Since import gage blocks are so cheap these days it's no great burden to purchase a set to have on hand provided your work load warrants.

Ideally one sets up a stack of gage blocks and uses them to verify a reading on the measureing equipment, (mike, bore gage, bench comparator, indicating apparatus of whatever type). Then the measurement is taken and the error determined . Finally the equipment is re-checked with the gage block stack as a means of proving the equipment before and after. This is advanced technique intended to verify nothing went wrong between referencing and actual measurement.

Naturally great care is taken so the heat of handling and the presence of warm body radiance doesn't affect any part of the apparatus, the gaging stack, or the work piece. Also a thermometer is present so that observed readings may be corrected for temperature and coefficient of linear expansion.

This comparative technique is probably too fancy for most home shop applications. However it's wise to know how things have to be done of highly accurate measurements taken in a manner comparable with routine shop metrology - in spirit if not in full technical compliance.

Anyone who has fitted wrist pins to pistons and rods has bumped against the limits of routine shop accuracy. Here clearances are henld in the low tenths with pin and piston and the interferance is held to 0.0005" in the pin and small end of the rod. Sunnen has built fine apparatus that makes fit determinations nearly painless but there is always the temperature trap. How many have fitted aluminum pistons to pins on a warm day, assembled them on the rods and stored them for a time. Then on a cool day prepped them for installation. Son of a gun!! The pistons are stiff on the rods. Welcome to differential thermal expansion land. Warm the pisons up 20 degrees and they have the more clearance. Anytime you work tolerances closer than one part in a thousand (regardless of measurement system) you are in the range where temperature plays an increasily important part.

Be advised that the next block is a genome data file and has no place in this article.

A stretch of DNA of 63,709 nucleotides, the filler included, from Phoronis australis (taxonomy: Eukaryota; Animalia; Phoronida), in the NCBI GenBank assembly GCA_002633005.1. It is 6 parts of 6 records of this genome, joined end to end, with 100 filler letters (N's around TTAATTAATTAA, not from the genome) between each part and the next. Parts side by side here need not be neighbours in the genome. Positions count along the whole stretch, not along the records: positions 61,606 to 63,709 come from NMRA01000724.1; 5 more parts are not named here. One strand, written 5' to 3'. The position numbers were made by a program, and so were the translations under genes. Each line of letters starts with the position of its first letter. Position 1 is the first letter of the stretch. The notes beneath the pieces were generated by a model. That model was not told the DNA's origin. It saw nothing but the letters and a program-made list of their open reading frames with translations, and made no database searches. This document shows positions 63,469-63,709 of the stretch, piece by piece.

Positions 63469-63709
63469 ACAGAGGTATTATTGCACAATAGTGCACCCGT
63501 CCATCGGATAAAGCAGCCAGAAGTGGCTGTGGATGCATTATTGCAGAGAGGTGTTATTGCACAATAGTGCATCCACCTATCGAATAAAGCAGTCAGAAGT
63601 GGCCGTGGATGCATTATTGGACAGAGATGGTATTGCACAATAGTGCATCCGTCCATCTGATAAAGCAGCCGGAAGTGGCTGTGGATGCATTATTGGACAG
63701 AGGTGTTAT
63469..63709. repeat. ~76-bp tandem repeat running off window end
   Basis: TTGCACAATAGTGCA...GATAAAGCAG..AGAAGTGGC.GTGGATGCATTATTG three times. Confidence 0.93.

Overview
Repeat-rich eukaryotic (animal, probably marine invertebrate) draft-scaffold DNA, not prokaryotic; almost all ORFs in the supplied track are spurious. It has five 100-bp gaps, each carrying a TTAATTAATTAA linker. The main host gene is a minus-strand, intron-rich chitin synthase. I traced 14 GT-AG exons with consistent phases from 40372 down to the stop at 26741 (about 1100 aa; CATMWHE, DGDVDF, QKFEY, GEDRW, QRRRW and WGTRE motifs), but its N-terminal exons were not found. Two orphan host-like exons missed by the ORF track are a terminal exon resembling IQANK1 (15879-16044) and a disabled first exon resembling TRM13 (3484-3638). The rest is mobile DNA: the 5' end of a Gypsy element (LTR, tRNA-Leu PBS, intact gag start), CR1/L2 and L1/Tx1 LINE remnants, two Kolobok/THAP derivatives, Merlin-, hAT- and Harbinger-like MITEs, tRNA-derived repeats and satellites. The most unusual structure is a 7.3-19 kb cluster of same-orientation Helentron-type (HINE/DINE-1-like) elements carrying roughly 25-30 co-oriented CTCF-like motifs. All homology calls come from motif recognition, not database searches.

I never trust my measurement tools on anything important. I always cross check with the standard or a gage block stack.

By the way, anyone owing or lusting for a gage block set really should track down a gage block accessory kit - in the interest of completeness. They're hard to find but they do greatly extend the utility of the gage block set. This link take you to only one kind intended for rectangular blocks but many clever sets are available.

http://www.pmargage.com/koba/koba_gage_blocks/koba_gb_access.htm

I prefer the Mitutoyo.

http://www.jwdonchin.com/Mitutoyo/Catalog/GageBlocks.pdf#page=13&view=Fit